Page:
The garden at Down House in what was then Kent, a former parsonage to which Charles Darwin moved in 1842 after marrying his cousin, Emma Wedgwood, has long been established as the great man’s outdoor laboratory, the seedbed for his ideas on evolution and natural selection.

Jude Piesse is not the first to suggest that Down House was a conscious tribute to The Mount in Shrewsbury, where he spent his first 16 years. What is special about The Ghost in the Garden is the combination of research with an empathetic imagination that enables Piesse to show how much Darwin was influenced by the seven-acre estate over which he had roamed as a boy, and how formative was the role played there both by his lively sisters and his sharp-eyed, garden-loving mother, Susannah Wedgwood, who died when her son was eight.

Susannah, a millionaire in her own right, funded her husband’s gentlemanly new home with its hothouses, dairy, coach houses and a kitchen garden where young Charles raided fruit trees and munched strawberries. Piesse suggests that a fragile, homebound mother who took special pride in her flock of pigeons was still in Darwin’s mind when he dwelt on pigeons in the endearingly domesticated opening to his most famous work, On the Origin of Species (1859). More certainly, the earlier The Voyage of the Beagle (1839) found its first form in the journal Darwin composed for his opinionated and often tartly critical sisters (“ye Goodly Sisterhood”, as he fondly called them) during the five years he spent as a young, self-funded naturalist on Captain Fitzroy’s expedition to survey the coast of South America.

However far from home, Darwin’s mind was always returning to The Mount. Plantings strengthened the bond. A proud father dug extra deep beneath his new conservatory in Shrewsbury to make room for the mighty banana plant that he named “Don Carlos” for his son. A scrupulously maintained daily garden diary for The Mount recorded the triumphant production in 1832 of a first hothouse pineapple, and the annual crop of a “Mr Charles Potato” discovered on Darwin’s travels. Charles, writing from afar to Caroline, his older sister and — following their mother’s premature death — attentive guardian, wasn’t afraid to admit his homesick longings. “I often think of the Garden at home as a Paradise,” he wrote to Caroline in 1833, and wistfully added that he dreamt of appearing “like a Ghost among you, while working with the flowers”.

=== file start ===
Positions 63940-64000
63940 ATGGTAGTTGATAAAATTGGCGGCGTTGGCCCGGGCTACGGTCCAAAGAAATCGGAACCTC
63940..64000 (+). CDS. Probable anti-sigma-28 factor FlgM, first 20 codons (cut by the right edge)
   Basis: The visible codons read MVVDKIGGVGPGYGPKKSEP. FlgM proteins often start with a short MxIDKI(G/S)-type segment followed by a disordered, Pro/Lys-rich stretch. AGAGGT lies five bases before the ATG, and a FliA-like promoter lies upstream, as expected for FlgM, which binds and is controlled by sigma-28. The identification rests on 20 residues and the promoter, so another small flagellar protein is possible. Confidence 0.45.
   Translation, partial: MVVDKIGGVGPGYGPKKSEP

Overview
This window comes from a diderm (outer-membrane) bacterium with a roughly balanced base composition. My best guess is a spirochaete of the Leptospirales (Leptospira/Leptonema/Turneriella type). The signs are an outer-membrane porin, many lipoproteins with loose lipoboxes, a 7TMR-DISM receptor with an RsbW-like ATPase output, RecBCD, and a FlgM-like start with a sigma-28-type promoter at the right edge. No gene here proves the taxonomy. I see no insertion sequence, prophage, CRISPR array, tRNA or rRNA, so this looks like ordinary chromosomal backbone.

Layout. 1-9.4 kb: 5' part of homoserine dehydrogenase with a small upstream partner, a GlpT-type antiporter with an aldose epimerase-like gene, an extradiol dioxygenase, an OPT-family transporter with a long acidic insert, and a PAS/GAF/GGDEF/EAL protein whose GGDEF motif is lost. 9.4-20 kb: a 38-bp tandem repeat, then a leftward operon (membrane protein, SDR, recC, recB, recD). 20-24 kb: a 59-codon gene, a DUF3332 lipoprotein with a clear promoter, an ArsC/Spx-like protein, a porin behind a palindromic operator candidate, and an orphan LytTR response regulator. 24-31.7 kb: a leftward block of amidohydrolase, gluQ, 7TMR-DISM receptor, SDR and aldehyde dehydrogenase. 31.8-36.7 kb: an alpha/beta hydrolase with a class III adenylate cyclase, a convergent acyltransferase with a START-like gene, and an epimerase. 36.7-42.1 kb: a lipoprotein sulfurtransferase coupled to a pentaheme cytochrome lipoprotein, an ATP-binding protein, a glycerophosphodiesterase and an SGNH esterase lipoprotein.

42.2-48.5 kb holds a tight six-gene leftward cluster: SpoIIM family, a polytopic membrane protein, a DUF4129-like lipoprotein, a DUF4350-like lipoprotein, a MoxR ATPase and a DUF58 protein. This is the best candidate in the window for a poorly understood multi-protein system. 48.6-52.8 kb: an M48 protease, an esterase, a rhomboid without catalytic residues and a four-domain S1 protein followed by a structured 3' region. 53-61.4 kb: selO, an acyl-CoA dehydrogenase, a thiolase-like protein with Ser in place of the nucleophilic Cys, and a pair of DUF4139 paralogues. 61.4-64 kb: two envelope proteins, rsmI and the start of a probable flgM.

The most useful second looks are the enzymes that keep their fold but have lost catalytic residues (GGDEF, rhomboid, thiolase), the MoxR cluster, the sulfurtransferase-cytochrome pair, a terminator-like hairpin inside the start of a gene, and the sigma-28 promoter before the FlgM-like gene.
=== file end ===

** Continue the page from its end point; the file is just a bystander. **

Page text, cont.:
As lovely as The Mount estate must have been with its vinery, lawns and a terraced “Thinking Path” that inspired Darwin to make his own Sand Walk at Down House, Shrewsbury stood close to the heart of a new, brutally industrial world. An adjacent slum town filled with reeking tanneries and breweries was screened out by carefully planted shrubs that worked, as Piesse pithily comments, “like a screen in front of a chamber pot”.

The family’s gardeners were adequately housed and consulted for their views on plant habits and pollination — Charles took a keen interest in beekeeping — but his father didn’t shrink from investing in the Ditherington flax works. These may have boasted the world’s first iron-framed building, but they were also a hellhole where it wasn’t remarkable for a 10-year-old to work a 13-hour day and then be flogged for shirking. It’s uncertain that Dr Darwin knew the factory from the inside, but Piesse is a conscientious reporter, pointing out that Charles’s “right to roam” was “in tacit company with his father’s wealth”, while absolving him of “the speculator’s eye” that enabled his father to expand his acreage. She might have added that Robert Darwin’s lucrative marriage to Susannah had already set him up for life.

Darwin’s affection for The Mount is clear from the fact that he continued to visit twice a year until his genial father’s death in 1848, when sister Susan took the reins. His final visit, in 1869, was after the house and estate had been sold. Today, while The Mount itself is too fragile a structure to validate use as a museum, a few acres of riverside fields survive as a wildlife trust. Which seems, somehow, just as it should be.

The Ghost in the Garden: In Search of Darwin’s Lost Garden by Jude Piesse, Scribe, RRP£20, 336 pages

Join our online book group on Facebook at FT Books Café